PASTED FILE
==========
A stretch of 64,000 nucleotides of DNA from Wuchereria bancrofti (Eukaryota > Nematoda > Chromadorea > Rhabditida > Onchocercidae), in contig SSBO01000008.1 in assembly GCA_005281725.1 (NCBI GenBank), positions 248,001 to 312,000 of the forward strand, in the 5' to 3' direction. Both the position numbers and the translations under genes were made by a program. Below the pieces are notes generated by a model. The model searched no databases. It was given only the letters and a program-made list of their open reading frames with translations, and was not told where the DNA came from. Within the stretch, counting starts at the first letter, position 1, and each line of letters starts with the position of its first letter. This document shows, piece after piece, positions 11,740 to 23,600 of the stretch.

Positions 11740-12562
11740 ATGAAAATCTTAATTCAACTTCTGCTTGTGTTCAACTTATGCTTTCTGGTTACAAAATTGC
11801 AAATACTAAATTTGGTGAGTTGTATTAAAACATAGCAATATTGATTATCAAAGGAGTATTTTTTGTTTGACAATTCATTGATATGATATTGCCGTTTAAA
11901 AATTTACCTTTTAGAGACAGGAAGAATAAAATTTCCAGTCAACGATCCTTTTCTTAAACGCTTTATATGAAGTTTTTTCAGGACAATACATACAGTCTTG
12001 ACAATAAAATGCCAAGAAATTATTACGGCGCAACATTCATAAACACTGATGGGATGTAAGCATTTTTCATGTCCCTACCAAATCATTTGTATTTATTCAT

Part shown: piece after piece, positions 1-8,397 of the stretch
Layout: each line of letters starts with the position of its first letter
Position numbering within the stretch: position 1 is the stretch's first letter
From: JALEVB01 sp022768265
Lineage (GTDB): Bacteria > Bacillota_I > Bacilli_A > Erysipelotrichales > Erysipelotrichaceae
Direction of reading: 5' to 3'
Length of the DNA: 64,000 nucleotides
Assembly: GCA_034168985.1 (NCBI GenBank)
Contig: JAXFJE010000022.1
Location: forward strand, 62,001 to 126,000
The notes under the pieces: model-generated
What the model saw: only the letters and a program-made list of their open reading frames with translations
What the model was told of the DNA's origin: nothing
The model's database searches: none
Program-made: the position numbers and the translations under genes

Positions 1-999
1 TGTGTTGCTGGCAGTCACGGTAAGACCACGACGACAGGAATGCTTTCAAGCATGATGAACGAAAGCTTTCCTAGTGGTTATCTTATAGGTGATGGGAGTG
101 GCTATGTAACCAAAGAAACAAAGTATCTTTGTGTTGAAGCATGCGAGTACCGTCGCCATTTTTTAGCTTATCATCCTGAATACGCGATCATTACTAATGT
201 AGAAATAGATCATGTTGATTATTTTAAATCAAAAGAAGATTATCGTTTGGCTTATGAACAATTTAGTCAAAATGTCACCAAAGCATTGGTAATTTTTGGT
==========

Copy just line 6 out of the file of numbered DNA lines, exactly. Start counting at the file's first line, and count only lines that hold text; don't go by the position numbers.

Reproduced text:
12001 ACAATAAAATGCCAAGAAATTATTACGGCGCAACATTCATAAACACTGATGGGATGTAAGCATTTTTCATGTCCCTACCAAATCATTTGTATTTATTCAT